Entrepreneur enters the beverage market with a “sick” new tea

Filed under Innovation, Marketing, News

By Hallie Busta

— Tim Megenbier intended for his new Sick Tea beverage to be a warm-and-serve version of the homemade remedy he grew up with: a combination of black tea, honey and lemon made to ease colds and the flu.

Sick Tea beverage

Locally made Sick Tea offers an alternative to soft drinks

It wasn’t until his teenage children pointed out that the ill-looking man on the product’s original label could represent more than a sinus infection that Megenbier found a target market in healthy adults. And once he tried it served cold, Megenbier knew he had a product that could stick.

The company, founded in 2008, joins a beverage market that has seen marked growth in the ready-to-drink tea category over the past six years, thanks to consumers’ growing thirst for beverages with health benefits.  Category sales are expected to increase by 9 percent in 2011, due to growing awareness of the health benefits of tea’s natural antioxidants, said Garima Goel Lal, a senior consumer analyst at the Mintel Group, a market research firm.

“It has somewhat of a healthy halo,” Gary Hemphill, managing director of the New York City-based Beverage Marketing Corp., said referring to the ready-to-drink tea category.

Megenbier, too, saw the need for a product that would fit with consumers’ health needs. For his target market of 14- to 34-year-old sports enthusiasts, that meant a product different from the sugar-based ready-to-drink teas currently on the market, he said.

Sick Tea uses raw agave, a type of nectar from the agave plant that is about 75 percent sweeter than sugar, according Amanda Crawford McQuade, a medical herbalist in Los Angeles. Because agave has one-third the glycemic index of sugar, the body absorbs it more slowly,  McQuade said.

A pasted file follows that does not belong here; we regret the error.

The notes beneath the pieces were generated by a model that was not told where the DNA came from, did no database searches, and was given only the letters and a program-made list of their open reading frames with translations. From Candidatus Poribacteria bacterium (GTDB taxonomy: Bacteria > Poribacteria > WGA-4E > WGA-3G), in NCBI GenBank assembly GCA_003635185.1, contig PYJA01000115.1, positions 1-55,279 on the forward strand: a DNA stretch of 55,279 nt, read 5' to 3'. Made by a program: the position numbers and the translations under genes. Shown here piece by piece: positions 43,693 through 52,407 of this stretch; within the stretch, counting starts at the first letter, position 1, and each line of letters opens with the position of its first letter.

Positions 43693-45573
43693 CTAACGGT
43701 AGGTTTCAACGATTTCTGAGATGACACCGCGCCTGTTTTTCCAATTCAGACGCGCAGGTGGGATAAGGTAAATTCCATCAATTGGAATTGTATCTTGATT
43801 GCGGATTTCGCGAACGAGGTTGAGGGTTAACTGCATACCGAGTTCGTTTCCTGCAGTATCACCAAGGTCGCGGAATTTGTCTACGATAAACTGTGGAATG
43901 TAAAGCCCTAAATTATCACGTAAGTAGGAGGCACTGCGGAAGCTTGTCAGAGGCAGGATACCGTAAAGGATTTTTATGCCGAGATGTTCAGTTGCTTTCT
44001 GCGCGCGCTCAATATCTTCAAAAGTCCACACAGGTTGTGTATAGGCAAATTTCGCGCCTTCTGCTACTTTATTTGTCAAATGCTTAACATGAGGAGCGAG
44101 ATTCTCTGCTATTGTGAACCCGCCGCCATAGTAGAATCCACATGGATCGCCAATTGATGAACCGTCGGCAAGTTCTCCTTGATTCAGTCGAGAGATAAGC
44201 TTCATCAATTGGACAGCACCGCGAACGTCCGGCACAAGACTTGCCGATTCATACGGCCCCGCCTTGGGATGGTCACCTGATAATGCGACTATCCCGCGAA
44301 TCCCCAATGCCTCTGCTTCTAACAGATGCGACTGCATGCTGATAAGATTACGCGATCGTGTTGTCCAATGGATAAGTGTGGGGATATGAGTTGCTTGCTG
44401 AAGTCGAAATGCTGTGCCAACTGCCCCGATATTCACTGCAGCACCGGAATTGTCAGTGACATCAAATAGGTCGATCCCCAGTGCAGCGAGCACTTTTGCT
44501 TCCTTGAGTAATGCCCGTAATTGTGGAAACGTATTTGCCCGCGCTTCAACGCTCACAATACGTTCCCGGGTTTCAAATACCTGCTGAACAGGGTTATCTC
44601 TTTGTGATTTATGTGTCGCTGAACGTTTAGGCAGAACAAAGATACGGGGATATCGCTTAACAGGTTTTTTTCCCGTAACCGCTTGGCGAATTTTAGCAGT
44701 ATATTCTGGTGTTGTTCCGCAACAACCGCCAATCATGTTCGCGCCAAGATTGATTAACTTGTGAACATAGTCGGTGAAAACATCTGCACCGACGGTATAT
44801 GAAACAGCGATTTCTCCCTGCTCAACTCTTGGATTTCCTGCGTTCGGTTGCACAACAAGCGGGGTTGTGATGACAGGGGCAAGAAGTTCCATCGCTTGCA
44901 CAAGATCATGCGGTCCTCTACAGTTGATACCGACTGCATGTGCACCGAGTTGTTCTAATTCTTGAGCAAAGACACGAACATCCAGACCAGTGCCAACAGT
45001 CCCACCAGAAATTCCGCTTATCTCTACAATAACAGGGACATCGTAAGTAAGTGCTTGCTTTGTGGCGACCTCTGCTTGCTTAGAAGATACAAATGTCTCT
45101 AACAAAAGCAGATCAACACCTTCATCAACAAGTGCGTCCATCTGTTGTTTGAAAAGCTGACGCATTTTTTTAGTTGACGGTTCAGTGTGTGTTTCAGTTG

Finding a niche

But Sick Tea isn’t looking to steal market share from competing teas, Megenbier said. Instead, he is targeting a niche market of extreme sports enthusiasts who see Sick Tea as an alternative to sugar-based sports and energy drinks.

“We are kind of a sub-category,” he said. “The sweetener in our product is the third or fourth thing on our label.”

That distinction could be beneficial, Hemphill said. To succeed in the competitive beverage market,  Hemphill said, a company should offer “a point of difference with some uniqueness” that attracts customers.

Sick Tea got its first real push when Megenbier sold it at an event at the Circus Skate Park in St. Charles. A month later, Sick Tea had secured a sponsorship with a BMX track in Elgin. The tea outsold two national brands there from April to October, he said.

In 2009, Megenbier sold the product at an event celebrating the 100th anniversary of Harley-Davidson in Milwaukee. “In one day we sold over 120 cases of organic tea at a bike fest,” he said.

Right now, Sick Tea is sold in nearly 80 convenience and non-chain grocery stores in the Chicago area, which draw a younger consumer base.

Young consumers often are swayed by different flavors and eye-catching packages, Goel Hal said. Sick Tea plans to introduce two new flavors in the next 60 days: red tea with pomegranate and green tea with apple and lemon. While “Sick Tea” will remain the name for the original flavor, Megenbier said the other flavors might have different names.

Developing a distribution network

Although he put down more than $50,000 of his own money to start Sick Tea, Megenbier now is reaching out to investors. To keep manufacturing costs low, he will need to produce larger quantities of product. But extra product needs to be stored, transported and sold, which will increase costs, he said.

“We realize in order to grow we have to get behind it,” he said.

Megenbier plans to sell the product nationwide, which would mean adding jobs as well as increasing production capacity. Currently, Megenbier said, Sick Tea is working with distributors to continue to get product into convenience stores in the Chicago area. For a time, that meant going door to door at convenience stores asking them to sell his product partly to convince distributors that the product is viable in the marketplace.

But convincing distributors, who then have to convince retailers to sell the product, is one of the major challenges that startups face, Hemphill said. “If you leap that hurdle, then you have to convince the consumer,” he said.

You must be logged in to post a comment Login